In this fantastic book, Nilofer Merchant discusses how ordinary people can make a real difference. I was lucky enough to see Nilofer speak at the Meaning conference in Brighton in the autumn of 2019. Book now really cemented the message that she gave from the stage. The book is describing how we have reached a time in history, possibly never before possible, where our ideas and thoughts can be brought to bear to impact the whole world.
Making a dent.
In the first part of the book, we learn to really understand the power of our meaning. It is here that I realised that the ideas (to make a “dent” in the world) could be world-changing. They can also be much more local, at the level of the impact your business has on its market.
In part two of the book, we moved on to the power of meaningful relationships. To me, this was the most important part of what we were to learn from a business point of view. The stories bring so much to life that shows how important sharing your vision and recruiting others. The right people will lift your vision. They will make your “dent” as big as you would want it to be.
A business imperative.
When working with other businesses I look to see who their partners and suppliers are. I’m assessing how collaborative their relationships are. Why? I’ve seen (over many years) that the most reliable and consistent businesses have strong collaborative relationships with the people that support their work. In chapter 5 of the book, we learn about common purpose.
For me, this was one of the most important lessons of the book. Highlighting the differences between commonality (“we’re all exactly the same “), conformity (“we give up a part of ourselves to others”) and common purpose (“a shared view of what the end goal should be”) We learn that this is not necessarily an aligned view of exactly how we will achieve it. Common purpose is the glue. As a result, the group does not suppress ideas at the expense of greater unity. Instead, it allows those ideas to grow and develop in a variety of ways within the group.
The question of trust always comes to the fore. In particular the question of whether it is acceptable to make money when solving a problem in some areas (eg. Social care). Of course, in the context of providing sustainability, there has to be a fair financial outcome.
This part of the book clarified that scale creates greater momentum and eases sustainability. It was also interesting to see the recommendation that in order to create trust transparency is important. If we share the economic model that we are using for the business, the basis behind the charges that we are living in, then people can make a decision, with good information, about whether they feel that their contribution is worthwhile for them. It is a form of social contract where somebody understands, clearly, the basis of the exchange that they’re making and the benefits that they are getting. In my opinion, when we are Building Better Business we should be building greater trust too. To do that quickly transparency is vital.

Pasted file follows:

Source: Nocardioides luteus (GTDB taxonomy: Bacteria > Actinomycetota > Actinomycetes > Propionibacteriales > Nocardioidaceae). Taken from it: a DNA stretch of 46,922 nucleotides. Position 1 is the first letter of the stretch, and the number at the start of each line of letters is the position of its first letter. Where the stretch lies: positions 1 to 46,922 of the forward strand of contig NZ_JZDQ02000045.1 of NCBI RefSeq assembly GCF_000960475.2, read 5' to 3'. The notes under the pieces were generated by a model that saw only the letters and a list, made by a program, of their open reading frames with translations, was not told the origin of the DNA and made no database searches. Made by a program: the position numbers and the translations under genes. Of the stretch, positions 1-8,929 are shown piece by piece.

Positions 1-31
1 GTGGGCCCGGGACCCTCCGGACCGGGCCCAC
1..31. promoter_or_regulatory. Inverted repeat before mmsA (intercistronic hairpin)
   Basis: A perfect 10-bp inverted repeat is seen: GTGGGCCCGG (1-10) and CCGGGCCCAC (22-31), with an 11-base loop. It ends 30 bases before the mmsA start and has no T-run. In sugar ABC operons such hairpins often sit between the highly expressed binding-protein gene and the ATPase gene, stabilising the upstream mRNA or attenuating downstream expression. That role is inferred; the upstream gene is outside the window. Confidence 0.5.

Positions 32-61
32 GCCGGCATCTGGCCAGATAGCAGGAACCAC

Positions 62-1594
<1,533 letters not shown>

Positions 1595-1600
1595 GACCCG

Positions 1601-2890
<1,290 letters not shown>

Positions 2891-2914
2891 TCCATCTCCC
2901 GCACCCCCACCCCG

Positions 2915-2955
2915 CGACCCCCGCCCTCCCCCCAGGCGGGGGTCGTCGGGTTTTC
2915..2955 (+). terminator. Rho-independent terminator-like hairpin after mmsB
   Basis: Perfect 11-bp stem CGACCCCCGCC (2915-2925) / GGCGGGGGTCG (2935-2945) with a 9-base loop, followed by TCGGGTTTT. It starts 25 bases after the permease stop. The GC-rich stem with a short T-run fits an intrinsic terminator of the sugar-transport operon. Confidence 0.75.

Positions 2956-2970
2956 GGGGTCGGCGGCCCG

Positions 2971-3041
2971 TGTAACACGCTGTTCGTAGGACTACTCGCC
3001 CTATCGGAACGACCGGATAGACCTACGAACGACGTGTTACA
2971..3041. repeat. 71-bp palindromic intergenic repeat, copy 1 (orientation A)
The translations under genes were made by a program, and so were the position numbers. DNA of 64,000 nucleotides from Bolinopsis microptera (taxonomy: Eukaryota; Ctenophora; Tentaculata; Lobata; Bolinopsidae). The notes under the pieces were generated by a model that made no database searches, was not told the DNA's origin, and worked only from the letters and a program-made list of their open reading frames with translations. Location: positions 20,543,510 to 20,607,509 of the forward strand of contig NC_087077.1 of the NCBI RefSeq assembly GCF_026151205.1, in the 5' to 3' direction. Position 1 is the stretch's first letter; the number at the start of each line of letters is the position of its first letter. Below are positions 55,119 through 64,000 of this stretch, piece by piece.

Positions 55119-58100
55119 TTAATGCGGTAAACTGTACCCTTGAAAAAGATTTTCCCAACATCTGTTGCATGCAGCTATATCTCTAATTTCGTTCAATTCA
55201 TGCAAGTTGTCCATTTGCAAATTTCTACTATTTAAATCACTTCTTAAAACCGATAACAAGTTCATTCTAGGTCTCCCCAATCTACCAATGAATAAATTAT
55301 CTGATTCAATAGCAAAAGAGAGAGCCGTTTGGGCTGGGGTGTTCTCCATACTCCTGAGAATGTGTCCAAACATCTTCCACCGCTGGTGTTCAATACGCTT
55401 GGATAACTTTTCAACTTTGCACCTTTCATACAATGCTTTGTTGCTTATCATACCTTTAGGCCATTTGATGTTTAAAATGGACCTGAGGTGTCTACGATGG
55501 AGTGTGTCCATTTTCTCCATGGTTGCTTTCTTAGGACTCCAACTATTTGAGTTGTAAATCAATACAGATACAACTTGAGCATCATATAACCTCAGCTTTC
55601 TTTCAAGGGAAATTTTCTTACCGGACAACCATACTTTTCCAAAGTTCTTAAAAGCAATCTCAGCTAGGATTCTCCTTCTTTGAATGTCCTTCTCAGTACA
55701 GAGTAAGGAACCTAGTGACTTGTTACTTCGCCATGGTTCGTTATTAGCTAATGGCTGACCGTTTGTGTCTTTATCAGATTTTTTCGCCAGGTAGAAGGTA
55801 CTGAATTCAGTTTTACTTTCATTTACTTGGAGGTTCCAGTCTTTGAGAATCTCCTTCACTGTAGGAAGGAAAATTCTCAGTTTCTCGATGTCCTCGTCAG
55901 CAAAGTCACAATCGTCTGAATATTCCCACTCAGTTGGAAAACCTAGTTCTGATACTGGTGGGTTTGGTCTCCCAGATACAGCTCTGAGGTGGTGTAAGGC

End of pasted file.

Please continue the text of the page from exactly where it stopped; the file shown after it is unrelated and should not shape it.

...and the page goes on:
In part three of the book, we learn about the actions that are needed to make a real difference in. Starting with the need to galvanise many to take action Nilofer identifies the champion’s role. That role is to be a trusted disseminator of accurate information. She clarifies that charisma and influence are less important than authenticity.
The final chapter of the book discusses unlocking the power that arises from creating a “dent “. But one key aspect of that is the collaborative one. That if a reward is aimed at individuals then individuals will tend to work in isolation. They may do that with common purpose but they still tend to work alone. The mindset of measuring each individual in order to determine the rewards that they receive constrains them to act alone. When we reward the team then they support each other and can deliver extraordinary results.
I have studied collaboration for many years – the extent of what is achievable is more closely correlated with the number of strong relationships within the group than with the total number of people involved. With two people there is only one possible relationship with three people there are three relationships with four there are six possible relationships. This exponential growth in impact is how singular ideas can change the world.
Nilofer’s book will open your eyes to what is possible, and you don’t need to apply her ideas to some enormous project. When we want to be Building Better Business it is really important to understand the power of our own meaning as the business owner. Great businesses have a clear purpose and a distinct vision. The principles in this book are a key part of what will lead to your success.
About the Author
Nilofer Merchant spent 25 years working in technology. She has served on corporate boards for Nasdaq-traded and private companies, as well as on public governance boards and lived on three continents. She forecasts the future of work and see the day coming (soon) when connected people can do what once only large organizations could.